Valedictorian class of 2025

In this journey of raising a child with autism, I am full of the “what ifs” and the “what will it best”. I am caught in a worry trap at times and need to rest in the “all things are possible.” By the time my daughter graduates from high school it will be 2025. Lord willing, that is a “will be”.By that time, she will reach adulthood. The what ifs bring me to thinking, dreaming, and praying.

Dr. Laura Hendrickson wrote a book about her son with autism. He is now long graduated. He became valedictorian of his class. In Laura’s book, Finding your Child’s way on the Autism Spectrum, she relays all the what ifs, worry traps, and lessons learned. At the conclusion of the book she includes Eric’s valedictorian speech. After reading it, I was speechless and crying. In that moment of reading, I began to picture myself sitting in an auditorium and listening to my own daughter standing at the podium. She is decked in purple and yellow. She is tall like her dad and still as much looking like Goldilocks than ever. She walks up to the microphone confidently and she speaks with assertiveness, intelligence, and with the evidence of God’s good work in her. Her words, like Eric’s, are hope-filled: “We are called to glorify God and do His work” he says. “Is there one ideal personality type and set of abilities that glorifies God the best? Do we have to fit a mold? On the contrary, each of us is uniquely designed for the contribution God intends for us to make through our lives.” ( p. 127, Hendrickson’s Finding your way on the Autistic Spectrum)- Eric’s speech) “Uniquely designed for the contribution I am to make. ”

I sit in my seat, reflect, and marvel at the contributions she has made. She has made us laugh. She has noticed the beauty secrets of creation. She has had energy and joy that make us wake up and be joyful ourselves in this weary world. In this image of the future, I begin to tear up with joy and thanksgiving for all that God has done thus far.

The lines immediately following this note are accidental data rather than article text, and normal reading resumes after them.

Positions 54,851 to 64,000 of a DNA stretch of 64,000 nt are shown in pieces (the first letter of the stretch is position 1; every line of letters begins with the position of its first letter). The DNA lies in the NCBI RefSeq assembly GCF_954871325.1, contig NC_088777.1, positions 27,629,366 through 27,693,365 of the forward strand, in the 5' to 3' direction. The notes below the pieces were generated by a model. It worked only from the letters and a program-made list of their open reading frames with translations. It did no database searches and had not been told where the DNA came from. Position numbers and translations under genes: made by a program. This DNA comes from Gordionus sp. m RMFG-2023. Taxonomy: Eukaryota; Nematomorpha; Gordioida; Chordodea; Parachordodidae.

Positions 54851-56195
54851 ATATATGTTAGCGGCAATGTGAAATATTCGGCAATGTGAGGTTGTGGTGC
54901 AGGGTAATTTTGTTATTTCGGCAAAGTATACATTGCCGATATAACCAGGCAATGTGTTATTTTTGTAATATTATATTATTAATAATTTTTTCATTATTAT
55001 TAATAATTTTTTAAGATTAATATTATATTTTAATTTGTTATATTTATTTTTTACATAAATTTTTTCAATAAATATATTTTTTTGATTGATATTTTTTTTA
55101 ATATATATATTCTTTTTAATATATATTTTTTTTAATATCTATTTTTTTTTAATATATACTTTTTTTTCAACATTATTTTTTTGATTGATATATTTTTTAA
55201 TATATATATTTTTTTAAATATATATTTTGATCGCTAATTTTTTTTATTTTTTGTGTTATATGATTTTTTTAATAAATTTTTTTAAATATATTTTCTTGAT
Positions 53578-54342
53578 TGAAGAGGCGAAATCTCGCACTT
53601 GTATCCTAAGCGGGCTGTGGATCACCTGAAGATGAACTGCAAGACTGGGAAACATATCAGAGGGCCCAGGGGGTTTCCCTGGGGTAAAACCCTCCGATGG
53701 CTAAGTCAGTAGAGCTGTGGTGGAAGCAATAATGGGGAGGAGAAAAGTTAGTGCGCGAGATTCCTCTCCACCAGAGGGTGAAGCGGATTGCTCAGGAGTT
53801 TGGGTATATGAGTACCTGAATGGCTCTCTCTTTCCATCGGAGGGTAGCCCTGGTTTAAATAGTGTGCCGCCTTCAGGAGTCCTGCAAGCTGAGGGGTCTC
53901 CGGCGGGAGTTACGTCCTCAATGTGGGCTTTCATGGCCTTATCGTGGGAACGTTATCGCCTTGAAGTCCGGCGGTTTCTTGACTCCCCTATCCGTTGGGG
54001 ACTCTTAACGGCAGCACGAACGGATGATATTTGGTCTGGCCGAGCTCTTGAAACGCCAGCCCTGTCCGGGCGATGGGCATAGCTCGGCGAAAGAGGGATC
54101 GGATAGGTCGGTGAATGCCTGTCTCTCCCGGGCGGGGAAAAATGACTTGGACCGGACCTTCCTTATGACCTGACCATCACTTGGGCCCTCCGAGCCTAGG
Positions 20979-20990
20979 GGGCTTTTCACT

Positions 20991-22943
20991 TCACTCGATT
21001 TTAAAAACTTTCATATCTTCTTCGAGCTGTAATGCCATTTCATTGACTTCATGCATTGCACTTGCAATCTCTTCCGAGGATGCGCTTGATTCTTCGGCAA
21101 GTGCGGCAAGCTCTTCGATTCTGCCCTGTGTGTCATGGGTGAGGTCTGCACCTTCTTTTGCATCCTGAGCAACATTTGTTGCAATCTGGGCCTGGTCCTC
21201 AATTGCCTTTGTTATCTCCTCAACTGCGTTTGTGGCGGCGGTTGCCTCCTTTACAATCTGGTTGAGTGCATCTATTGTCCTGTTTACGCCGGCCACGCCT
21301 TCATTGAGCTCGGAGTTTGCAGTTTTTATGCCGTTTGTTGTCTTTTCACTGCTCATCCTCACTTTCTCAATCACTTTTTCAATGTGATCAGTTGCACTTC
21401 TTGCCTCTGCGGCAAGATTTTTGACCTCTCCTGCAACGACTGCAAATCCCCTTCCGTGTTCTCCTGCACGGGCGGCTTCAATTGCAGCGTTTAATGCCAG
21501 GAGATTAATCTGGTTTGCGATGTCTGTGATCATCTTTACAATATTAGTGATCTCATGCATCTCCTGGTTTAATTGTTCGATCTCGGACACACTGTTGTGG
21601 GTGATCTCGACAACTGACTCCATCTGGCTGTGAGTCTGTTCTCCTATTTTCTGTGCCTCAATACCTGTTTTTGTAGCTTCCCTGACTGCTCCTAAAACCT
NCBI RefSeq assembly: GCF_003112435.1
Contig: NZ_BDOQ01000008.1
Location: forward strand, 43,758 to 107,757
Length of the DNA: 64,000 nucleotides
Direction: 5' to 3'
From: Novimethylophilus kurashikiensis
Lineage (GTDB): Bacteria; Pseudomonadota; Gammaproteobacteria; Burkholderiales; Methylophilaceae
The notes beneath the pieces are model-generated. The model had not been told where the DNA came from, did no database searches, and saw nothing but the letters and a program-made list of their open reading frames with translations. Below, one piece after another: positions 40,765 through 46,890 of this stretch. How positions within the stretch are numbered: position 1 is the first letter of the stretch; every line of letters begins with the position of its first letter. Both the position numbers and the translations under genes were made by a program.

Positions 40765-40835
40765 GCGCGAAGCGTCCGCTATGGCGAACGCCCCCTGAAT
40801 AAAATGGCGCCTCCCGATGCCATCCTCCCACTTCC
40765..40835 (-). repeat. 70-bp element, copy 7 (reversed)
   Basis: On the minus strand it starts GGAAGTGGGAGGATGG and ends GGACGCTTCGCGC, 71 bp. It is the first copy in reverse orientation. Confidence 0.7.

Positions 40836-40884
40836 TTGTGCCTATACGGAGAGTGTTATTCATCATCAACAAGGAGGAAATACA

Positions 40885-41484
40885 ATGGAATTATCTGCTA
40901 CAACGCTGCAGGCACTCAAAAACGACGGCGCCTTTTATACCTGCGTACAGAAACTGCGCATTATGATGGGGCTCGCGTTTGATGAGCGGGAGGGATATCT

My daughter continues as Eric does: “I have autism.” she admits as Eric does. “I have often temped to ask ‘Why can’t I be like everyone else’? Then I am reminded that my life is not a mistake. God made me just the way I am and He has a purpose for me even in the things about me that are different. Perhaps especially in the things about me that are different.” p. 128 Hendrickson)

I know I will at that moment recount all the times I have put that dreaded label on her. I will then recount all the trials and struggles and screams and tears. I know by then my daughter will have asked that dreaded why question. But yet, in that moment, she will say with confidence as Eric does: “I am NOT a mistake! My differences are especially purposeful! ” The tears will continue. My daughter will have again testified to the work of an amazing God. I will need tissues to continue to wipe my tears. This is where my husband will squeeze and hold my hand. The inexpressible joy will continue to flow.

Her speech continues and creates a pin drop silent audience. There are no dry eyes. “Let me do what God has called me to do. Let me do the work of pleasing Him and becoming more like the image of Christ rather than what this world wants.”
This I say is what she always did. She knew to be who God made her to be.
“I thank Him for helping me.” she says. “If it were not for Him, I would not be here today.”

There is thunderous applause. She smiles and laughs heartily as she always does when joy captures her spirit. She bows slightly and smiles and throws her cap in the air with the other graduates. The laughter continues.

In six weeks, my daughter will begin kindergarten. We are FAR from 2025. She is far from being valedictorian of her class. Somehow after reading Eric Hendrickson’s speech, it is closer than I think. Not just because of time moving so fast, but because it is a witness to God at work. My dreams for my daughter became visible. Valedictorian 2025. It’s possible!


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